Thursday, December 22, 2011
Under Cover #6
I'm reading THE SHOTGUN RULE by Charlie Huston. Though typically not a YA author, Huston takes his dark brand of storytelling into the lives of four 1980's teens who have too much time on their hands during their summer vacation and make the bad decision to break into the wrong house. What happens next is a chain reaction that unveils violent secrets resonating all the way back to when their parents were teens making equally bad choices. An incredible book from an incredible writer, but not recommended for young or sensitive readers.
Kristen Kittscher: I'm reading Maryrose Woods' The Incorrigible Children of Ashton Place: The Hidden Gallery and have the same perpetual silly smile glued on my face as I did throughout her hilarious first book in her middle grade series, The Mysterious Howling. While not a book for kids who prefer traditional, fast-paced mysteries, The Hidden Gallery is a wonderfully absurd, mad-cap romp with a good deal of heart. Miss Penelope Lumley, a fifteen year old governess trained at Agatha Swanburne's Academy for Poor Bright Females, continues her efforts to civilize the three wolf-like children in her charge -- this time in London, where she must marshal all her courage and resourcefulness to keep things from going terribly awry and solve a puzzling mystery. We'll have to wait for the third installment to get to the bottom of all the mysteries, but -- if you're like me -- you'll have so much fun reading it, you won't even mind. This would make a great holiday gift for any precocious young readers you may know.
Talia Vance: I'm reading UNDER THE NEVER SKY by Veronica Rossi. This book is a little bit sci-fi, a little bit fantasy, a little bit romance, and a lotta bit action-adventure. Don't let the genre-blending scare you. The writing is beautiful, and the story is as powerful as it is entertaining. Told in alternative points of view of Aria, who is cast out from a society that lives in virtual spaces, and Perry, a savage from a primitive tribe on the outside, it is a page turner. Aria and Perry each have mysteries to solve, and their personal journeys intersect in surprising ways. LOVE.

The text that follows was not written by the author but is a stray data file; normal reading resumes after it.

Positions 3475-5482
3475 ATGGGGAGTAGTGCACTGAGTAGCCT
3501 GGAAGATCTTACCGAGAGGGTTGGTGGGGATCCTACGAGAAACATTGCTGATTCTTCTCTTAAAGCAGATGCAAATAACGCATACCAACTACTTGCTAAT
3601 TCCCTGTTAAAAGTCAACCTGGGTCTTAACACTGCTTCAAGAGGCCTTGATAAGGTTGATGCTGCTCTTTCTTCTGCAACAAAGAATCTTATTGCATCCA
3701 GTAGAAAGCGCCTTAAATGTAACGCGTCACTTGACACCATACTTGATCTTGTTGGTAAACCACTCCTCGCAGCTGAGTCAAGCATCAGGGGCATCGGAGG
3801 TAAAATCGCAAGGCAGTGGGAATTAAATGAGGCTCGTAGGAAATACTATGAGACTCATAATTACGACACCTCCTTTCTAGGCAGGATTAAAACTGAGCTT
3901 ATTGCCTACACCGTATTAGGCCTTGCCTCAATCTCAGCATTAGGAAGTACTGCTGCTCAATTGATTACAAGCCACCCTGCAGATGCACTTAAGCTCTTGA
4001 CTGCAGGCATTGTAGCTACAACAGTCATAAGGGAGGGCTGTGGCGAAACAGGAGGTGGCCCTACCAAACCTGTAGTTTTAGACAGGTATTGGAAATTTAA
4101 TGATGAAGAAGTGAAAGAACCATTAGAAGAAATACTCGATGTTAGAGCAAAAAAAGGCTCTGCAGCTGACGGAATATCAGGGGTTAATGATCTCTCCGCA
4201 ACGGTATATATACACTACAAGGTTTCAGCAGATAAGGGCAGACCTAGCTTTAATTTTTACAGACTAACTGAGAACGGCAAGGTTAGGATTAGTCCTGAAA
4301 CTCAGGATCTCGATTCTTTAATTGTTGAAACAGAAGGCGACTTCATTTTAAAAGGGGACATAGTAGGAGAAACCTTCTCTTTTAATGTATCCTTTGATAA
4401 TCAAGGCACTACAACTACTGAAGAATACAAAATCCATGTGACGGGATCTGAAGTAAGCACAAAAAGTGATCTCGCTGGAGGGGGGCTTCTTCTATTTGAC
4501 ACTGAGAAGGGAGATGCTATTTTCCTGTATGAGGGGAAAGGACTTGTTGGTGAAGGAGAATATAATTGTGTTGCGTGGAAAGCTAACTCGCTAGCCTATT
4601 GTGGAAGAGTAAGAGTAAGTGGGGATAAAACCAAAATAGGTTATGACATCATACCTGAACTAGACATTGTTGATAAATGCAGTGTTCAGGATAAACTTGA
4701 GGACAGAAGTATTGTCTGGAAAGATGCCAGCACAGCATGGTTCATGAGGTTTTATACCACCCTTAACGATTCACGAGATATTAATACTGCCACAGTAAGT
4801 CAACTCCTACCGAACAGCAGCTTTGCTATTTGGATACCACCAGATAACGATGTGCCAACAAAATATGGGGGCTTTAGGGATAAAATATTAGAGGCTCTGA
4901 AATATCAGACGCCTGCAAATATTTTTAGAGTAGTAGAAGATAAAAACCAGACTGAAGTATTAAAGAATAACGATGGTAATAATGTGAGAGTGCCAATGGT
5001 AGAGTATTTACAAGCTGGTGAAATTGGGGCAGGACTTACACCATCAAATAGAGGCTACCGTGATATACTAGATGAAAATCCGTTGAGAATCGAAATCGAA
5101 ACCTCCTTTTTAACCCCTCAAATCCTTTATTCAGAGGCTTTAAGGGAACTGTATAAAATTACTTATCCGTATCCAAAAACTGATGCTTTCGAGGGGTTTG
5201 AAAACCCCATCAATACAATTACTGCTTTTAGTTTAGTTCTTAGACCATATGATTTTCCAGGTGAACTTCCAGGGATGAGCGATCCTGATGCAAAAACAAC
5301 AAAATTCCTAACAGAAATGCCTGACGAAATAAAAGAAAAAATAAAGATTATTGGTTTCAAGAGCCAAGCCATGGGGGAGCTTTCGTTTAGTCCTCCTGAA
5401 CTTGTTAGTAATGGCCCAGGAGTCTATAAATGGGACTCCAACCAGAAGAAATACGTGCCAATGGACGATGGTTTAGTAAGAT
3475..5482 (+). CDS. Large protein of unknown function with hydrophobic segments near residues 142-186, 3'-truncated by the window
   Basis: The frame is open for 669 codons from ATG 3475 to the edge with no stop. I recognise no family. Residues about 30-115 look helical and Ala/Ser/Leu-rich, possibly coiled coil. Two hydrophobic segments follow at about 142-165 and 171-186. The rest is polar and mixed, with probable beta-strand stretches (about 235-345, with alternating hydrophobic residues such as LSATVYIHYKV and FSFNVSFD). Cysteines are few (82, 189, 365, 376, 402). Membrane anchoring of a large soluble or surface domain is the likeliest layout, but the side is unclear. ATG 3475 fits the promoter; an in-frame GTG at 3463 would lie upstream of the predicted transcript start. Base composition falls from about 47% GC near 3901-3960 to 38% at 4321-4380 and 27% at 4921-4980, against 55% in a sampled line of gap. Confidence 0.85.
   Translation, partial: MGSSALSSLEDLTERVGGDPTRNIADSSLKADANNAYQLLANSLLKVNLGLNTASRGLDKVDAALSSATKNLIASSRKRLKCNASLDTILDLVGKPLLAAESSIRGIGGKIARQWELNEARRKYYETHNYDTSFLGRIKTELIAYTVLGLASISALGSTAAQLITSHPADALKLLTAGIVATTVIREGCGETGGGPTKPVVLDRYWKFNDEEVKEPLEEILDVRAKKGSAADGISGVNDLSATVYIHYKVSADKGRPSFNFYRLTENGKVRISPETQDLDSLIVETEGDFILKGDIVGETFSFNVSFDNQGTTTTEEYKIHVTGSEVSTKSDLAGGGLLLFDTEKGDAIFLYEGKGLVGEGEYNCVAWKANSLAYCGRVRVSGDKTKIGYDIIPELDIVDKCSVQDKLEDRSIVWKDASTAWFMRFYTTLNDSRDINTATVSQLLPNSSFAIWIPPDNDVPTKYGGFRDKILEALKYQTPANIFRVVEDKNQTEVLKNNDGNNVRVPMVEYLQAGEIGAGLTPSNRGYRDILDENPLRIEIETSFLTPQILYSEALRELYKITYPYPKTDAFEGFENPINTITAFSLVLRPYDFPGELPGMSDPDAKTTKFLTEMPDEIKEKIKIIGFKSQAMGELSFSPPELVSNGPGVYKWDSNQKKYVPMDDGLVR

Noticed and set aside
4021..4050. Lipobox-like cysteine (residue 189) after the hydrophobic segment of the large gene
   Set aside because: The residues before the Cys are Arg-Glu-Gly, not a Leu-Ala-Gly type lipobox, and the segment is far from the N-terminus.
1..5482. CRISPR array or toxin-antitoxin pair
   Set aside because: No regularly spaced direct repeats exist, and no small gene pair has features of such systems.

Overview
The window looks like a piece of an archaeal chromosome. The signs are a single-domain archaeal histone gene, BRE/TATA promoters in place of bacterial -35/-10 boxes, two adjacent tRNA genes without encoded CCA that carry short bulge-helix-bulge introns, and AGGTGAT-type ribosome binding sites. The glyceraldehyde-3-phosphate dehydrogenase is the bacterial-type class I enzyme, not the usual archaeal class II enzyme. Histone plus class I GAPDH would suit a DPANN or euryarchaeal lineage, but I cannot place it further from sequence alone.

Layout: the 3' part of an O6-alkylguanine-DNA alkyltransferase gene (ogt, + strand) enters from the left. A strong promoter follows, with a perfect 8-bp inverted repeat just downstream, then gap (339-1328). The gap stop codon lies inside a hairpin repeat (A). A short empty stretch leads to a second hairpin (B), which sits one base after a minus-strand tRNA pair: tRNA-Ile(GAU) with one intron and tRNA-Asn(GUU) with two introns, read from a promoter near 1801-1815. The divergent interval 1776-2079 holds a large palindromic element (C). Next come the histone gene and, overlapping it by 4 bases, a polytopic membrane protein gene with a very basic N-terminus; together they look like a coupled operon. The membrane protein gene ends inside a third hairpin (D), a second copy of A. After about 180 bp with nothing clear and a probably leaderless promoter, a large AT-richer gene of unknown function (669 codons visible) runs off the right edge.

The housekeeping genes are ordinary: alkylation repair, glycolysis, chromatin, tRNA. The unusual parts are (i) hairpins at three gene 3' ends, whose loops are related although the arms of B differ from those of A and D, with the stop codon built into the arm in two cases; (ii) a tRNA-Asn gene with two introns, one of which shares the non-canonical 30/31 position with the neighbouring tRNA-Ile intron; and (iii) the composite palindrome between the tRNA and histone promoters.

Diana Renn: I'm a few chapters in to Half a Life, a memoir by Darin Strauss. I got hooked by this simple line: "Half a life ago, I killed a girl." The memoir is a compelling study of guilt and responsibility, as Strauss grapples with a tragic event that occurred when he was a teenager. While driving his friends to play mini-golf, he collided with -- and killed -- a girl on his bike, who turned out to be an acquaintance from school. As a mystery writer, I like to read memoirs sometimes to tap into certain emotions; I'm writing something at the moment that involves a character who wrestles with guilt. So far this memoir simmers with guilt and other emotions, without wallowing. I like the honest, precise writing in this book, and the ways in which Strauss constructs his narrative to traverse the past and the present.